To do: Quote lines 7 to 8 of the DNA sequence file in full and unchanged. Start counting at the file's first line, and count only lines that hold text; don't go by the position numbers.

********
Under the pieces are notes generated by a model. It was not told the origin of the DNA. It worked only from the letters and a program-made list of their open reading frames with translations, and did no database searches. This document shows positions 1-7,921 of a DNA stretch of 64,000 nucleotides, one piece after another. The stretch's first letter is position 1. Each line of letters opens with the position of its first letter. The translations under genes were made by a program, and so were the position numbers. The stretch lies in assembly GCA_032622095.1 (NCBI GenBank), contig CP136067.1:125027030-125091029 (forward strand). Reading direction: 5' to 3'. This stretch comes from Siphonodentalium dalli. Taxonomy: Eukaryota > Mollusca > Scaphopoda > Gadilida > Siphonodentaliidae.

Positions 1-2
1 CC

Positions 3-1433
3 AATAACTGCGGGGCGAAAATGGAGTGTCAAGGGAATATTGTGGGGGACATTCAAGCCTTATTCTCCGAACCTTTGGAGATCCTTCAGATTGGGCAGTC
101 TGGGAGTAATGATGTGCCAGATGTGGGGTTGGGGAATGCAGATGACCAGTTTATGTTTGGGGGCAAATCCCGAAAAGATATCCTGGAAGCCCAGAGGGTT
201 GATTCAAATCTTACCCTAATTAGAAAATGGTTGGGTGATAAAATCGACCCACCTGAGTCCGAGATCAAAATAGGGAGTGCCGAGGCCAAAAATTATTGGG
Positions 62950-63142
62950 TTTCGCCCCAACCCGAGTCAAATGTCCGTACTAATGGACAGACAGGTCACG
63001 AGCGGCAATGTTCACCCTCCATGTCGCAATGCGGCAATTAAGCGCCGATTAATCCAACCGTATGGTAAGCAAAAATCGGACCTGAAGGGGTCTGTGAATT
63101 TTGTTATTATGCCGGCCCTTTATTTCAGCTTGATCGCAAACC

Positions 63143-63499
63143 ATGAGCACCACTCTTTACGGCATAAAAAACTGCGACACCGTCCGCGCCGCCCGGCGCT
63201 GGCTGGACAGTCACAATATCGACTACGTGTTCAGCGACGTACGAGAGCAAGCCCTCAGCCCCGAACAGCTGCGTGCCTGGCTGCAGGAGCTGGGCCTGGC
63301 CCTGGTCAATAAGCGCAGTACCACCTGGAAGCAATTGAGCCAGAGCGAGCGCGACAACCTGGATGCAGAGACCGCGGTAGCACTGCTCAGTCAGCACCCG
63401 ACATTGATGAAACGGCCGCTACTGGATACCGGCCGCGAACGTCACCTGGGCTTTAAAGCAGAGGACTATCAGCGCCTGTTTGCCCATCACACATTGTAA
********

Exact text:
201 GATTCAAATCTTACCCTAATTAGAAAATGGTTGGGTGATAAAATCGACCCACCTGAGTCCGAGATCAAAATAGGGAGTGCCGAGGCCAAAAATTATTGGG
Positions 62950-63142